“There are quite a lot of CRM players in the market but only a few serious ones,” Birnbaum said. “Most of them are over a decade old, and we see that as an opportunity to improve the product. We believe everything needs to be reinvented once a decade, and a lot of these products are stagnant, invented before the iPhone even existed.”
Birnbaum described a lot of CRM software today as “point solutions, doing one thing very well like trouble tickets but not focused on a holistic customer experience.”
Kustomer is a modern take on the CRM challenge. It starts with the premise that the usual way of handling customer support — assigning a customer and his/her problem a ticket — is wrong because it instantly creates case silos, and de-humanises the whole effort.
“People need to be the atomic unit. It’s about supporting a customer and not a case,” he said. He genuinely seems to feel that the more you treat a person like a number, the worse that person gets treated. More practically, though, another problem with that when an issue does become more complicated, it’s harder to move that ticket around and find the right person to help.
Kustomer’s platform lets the company view a user on a timeline encompassing his or her whole history with a product and the company, so that the person who takes the support call can interact better with that person to try to figure out a solution (or send that person to the right department to get it resolved).
Say you bought a connected fire alarm. The company creates a file for you when you make the purchase, and then you encounter an issue trying to use the product. You call in, get the help you need, and then that gets logged. Then if you call again with a problem, because they have a history of your past purchase, they can automatically ask about firmware updates, and other diagnostic details.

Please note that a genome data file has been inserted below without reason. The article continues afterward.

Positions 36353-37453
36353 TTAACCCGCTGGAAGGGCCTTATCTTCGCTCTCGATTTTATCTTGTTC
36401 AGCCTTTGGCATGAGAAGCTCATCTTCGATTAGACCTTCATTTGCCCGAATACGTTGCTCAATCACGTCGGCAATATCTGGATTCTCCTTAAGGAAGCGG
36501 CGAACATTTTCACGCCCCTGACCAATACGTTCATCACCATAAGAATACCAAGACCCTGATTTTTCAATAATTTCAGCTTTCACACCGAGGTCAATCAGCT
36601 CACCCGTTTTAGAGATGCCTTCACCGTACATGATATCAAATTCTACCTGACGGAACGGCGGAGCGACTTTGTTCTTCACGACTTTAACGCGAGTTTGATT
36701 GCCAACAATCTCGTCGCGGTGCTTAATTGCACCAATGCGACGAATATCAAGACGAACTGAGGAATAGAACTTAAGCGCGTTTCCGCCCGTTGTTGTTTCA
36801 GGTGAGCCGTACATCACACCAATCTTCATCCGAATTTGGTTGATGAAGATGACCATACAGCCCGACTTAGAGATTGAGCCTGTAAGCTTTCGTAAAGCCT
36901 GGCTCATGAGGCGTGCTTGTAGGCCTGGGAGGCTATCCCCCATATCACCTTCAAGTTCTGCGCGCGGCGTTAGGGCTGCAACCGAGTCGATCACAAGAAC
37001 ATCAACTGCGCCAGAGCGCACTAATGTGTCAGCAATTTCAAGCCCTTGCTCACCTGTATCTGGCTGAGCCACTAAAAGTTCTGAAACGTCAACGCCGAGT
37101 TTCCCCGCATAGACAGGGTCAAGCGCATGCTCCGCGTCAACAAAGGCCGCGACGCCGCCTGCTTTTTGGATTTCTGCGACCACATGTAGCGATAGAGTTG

The platform can also “snooze” and “wake up” customers, who might be due for upgrades, to get contacted. Kustomer also appears to include some intelligence to help suggest actions to the employee who is handling an inbound query, measuring “the event, object and sentiment” of that query.
The company’s decision initially to target smaller businesses fits with Kustomer’s premise that everyone at a business, could, in theory work in customer support. In many smaller companies, sometimes that’s actually the case simply due to a lack of staff. But collectively the SMB sector is huge: just in the U.S. it is made up of 7 billion businesses and worth $36 billion for CRM services alone, according to Gartner.
Still, it seems like a big challenge to me think everyone could or would want to interact with customers. It seems like here, Kustomer, is also tapping into a bigger trend, that of people multitasking in the workplace and being prepared to wear many hats.
To get people to this point, you have to have products that will make their life easier, and that is another tech trend that the startup is tapping:
“Beyond the seasoned team, we chose to invest in Kustomer because the platform is truly revolutionary,” said Warren Lee, general partner at Canaan Partners. “Consumerization of the enterprise is something we’ve seen work well in cases like Slack, but Kustomer’s approach to this problem is really the first of its kind.”
Kustomer will start to offer its first products commercially in November (when it will reveal pricing), initially targeting small businesses with 100 or fewer employees.